They kept his left arm, the only one he could move strapped to the side of the bed to prevent him from pulling out the tube. When we would arrive for our visit we would unstrap it so he could move his arm. The entire time we were there he never once tried to pull it out. He would often reach up and gently scratch or touch his face or nose or forehead, avoiding the tube in his nose as if he knew it was there.
Eleven days had passed since his stroke and he no longer qualified for the ICU. All his vital signs were good. We met with the neurologist who told us the prognosis was bad. At most, maybe one day he would stand but the severity of the brain damage wasn’t clear. Maybe he would be able to say a word but what his cognition would be is unclear. He knew Dad had a living will and recommended hospice.
I have to admit I was still hanging on more than my brothers or mother. I wondered if we had given him enough time to see if he could come out of it before pulling the plug.
We kept Dad in the hospital that night. By the next day, mom made a decision to transport Dad to hospice where there would be no feeding tube and IV.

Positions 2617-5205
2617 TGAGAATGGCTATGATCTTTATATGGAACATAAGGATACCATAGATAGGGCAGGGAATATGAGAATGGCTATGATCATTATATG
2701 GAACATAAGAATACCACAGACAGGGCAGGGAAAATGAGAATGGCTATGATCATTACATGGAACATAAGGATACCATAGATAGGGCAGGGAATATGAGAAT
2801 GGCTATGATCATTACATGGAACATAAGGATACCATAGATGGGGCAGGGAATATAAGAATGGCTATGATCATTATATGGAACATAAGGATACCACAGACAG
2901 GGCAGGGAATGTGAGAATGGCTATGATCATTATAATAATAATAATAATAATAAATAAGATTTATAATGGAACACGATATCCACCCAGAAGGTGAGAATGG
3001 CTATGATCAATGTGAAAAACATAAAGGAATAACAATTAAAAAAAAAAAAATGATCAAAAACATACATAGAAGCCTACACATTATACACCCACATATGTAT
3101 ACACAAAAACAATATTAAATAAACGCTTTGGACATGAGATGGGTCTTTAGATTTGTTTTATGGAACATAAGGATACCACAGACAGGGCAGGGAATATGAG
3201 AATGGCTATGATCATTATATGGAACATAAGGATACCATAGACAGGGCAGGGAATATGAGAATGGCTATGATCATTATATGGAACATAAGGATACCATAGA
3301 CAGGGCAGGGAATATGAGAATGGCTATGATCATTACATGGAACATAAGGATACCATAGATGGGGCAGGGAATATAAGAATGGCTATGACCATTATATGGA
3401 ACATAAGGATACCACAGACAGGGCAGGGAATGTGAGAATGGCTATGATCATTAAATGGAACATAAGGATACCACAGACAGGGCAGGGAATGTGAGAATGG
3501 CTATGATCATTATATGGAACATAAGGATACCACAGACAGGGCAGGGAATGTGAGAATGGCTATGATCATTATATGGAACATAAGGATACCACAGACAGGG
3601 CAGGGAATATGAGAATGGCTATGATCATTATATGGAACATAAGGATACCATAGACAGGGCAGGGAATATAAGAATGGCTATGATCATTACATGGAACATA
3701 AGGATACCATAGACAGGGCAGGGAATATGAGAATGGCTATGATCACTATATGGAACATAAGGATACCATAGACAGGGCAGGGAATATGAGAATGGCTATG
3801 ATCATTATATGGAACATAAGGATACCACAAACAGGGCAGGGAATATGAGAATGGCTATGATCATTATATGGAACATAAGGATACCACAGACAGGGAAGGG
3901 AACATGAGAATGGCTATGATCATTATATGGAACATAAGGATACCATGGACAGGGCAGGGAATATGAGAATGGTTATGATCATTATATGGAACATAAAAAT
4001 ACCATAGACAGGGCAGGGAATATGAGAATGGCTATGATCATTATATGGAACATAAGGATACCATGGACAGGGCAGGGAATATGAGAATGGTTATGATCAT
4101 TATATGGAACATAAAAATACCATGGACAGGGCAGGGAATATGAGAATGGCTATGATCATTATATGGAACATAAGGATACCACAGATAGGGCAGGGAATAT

We met Dad there. The hospice aide shaved Dad’s face and cleaned him. He looked good and no longer was hooked to machines. He looked at peace.
That night I took pictures and even shot some video. The Olympics were on and Dad’s eyes were open looking at the TV. If you didn’t know he was in a semi coma and couldn’t speak, you’d think he was about to tell you to change the channel. Mom put her head on his chest and he rubbed her arm. It seemed completely purposeful but others have said it was an automatic response. I never agreed with that. I’m sure he knew it was mom.